Photo courtesy Mandy Gunasekara
The question of whether a District Public Service Commissioner candidate has the residency qualifications to be on the August Republican primary ballot is now going to court.
Hernando attorney Matthew Barton, a GOP candidate for DeSoto County District Attorney, had challenged whether Mandy Gunasekara, a candidate for Northern District Public Service Commissioner, had lived in the district long enough to be eligible for the ballot.
Barton made a formal challenge to the state Republican Party Executive Committee, which ruled Feb. 16 against Barton and said Gunasekara’s name could be on the August ballot.
Thursday, Barton informed DeSoto County News exclusively that his attorneys were going to appeal the Executive Committee’s decision to the Hinds County Circuit Court.
In commenting about the appeal of Gunasekara’s residency ruling in her favor, Barton again called into question the residency situation of his own opponent, current District Attorney Bob Morris, for a future election.
“We are proceeding with the appeal because it wouldn’t be fair to the tax-paying residents of this district for me to ignore this,” Barton said. “We are the party of law and order; and, candidates like my opponent, Bob Morris, who file homestead miles away from the citizens they are asking to hire them, should follow that law.”
Barton says Morris won’t be able to run for re-election in the 2027 cycle because Morris was taking a homestead in Panola County when he was appointed. Morris is “grandfathered” in with this vote being the first for the new DeSoto County District Attorney’s position, to which he was appointed by Gov. Tate Reeves.
Gunasekara has not lived in Mississippi long enough to achieve the five-year requirement for residency, according to Barton. Gunasekara worked in Washington, D.C. for several years, including time as chief of staff for the Environmental Protection Agency under former President Donald Trump.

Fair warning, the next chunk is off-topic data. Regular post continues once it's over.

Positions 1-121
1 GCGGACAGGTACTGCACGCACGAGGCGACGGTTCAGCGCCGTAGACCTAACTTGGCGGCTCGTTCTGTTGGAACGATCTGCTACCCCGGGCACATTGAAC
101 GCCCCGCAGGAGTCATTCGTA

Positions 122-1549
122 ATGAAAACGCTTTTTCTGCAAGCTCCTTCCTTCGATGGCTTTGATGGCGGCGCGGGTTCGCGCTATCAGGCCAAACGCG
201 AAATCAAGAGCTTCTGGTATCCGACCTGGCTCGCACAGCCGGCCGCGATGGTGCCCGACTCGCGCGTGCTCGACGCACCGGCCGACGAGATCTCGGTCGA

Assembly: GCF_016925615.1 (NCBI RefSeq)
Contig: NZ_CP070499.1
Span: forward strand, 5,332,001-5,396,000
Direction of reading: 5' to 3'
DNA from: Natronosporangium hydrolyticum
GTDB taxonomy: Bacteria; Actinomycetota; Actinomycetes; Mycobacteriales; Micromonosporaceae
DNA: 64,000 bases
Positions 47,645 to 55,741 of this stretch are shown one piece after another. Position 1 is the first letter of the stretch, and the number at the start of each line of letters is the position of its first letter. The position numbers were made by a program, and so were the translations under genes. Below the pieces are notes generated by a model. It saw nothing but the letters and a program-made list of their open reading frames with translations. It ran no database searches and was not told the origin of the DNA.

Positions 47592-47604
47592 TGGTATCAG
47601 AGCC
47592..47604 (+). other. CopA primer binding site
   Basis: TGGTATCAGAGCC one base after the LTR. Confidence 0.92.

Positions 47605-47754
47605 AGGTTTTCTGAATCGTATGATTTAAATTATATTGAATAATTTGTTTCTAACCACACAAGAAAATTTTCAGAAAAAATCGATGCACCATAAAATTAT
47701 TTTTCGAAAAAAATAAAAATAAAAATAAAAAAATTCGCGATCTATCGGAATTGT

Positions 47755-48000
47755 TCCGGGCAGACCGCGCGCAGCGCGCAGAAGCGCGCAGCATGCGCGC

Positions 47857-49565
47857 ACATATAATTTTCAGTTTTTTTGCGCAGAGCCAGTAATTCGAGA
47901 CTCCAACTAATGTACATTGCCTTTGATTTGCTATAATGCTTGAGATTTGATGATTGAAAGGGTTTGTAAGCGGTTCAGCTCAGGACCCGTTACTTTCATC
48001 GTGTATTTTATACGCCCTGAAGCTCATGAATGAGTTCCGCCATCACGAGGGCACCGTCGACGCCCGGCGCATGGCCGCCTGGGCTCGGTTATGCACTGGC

While in Washington, Gunasekara voted in a D.C. election in 2018, but it was just over five years beyond the Nov. 7, 2023 election date in Mississippi. She maintains that her residence has been Oxford since 2018.
“This has truly become comical,” Gunasekara said when asked about the appeal. “Mr. Barton apparently has decided that his only way to defeat Gov. Reeves’ appointee is to continue his frivolous challenge to my candidacy. I look forward to the judicial system’s swift rejection of Mr. Barton’s shenanigans.”
Morris also responded to Barton’s statement, defending his claim that his move from Batesville to Hernando came soon enough to make him eligible for a 2027 vote.
“Most homeowners know that homestead exemption renews automatically,” Morris said. “After I was appointed by Gov. Reeves to be the first Republican District Attorney in the history of DeSoto County, I rented property here and listed my house for sale. Within three weeks our home was sold and by Nov. 3, 2022, we no longer owned property in Panola County. As such, it is impossible for me to claim homestead as I am a DeSoto County resident. Pursuant to Mississippi law my residency has been established in DeSoto County and I am honored to continue to serve this county as District Attorney.”
Regarding the dispute between Gunasekara and Barton, Morris pointed out that President Donald Trump vetted Gunasekara and “she served with distinction as the Chief of Staff of the EPA during her tenure there.”
Barton’s attorneys were to file the appeal of the state Republican Executive Committee Friday to Hinds County Circuit Court.
Three Republicans are candidates for the Public Service Commissioner’s post. They are Tanner Newman, Chris Brown, and Gunasekara. Brown is a state representative from Nettleton and Newman is an administrator in city government at Tupelo. Newman was a former staffer with Sen. Roger Wicker. The winner of the Republican primary will win the seat because there are no Democratic candidates.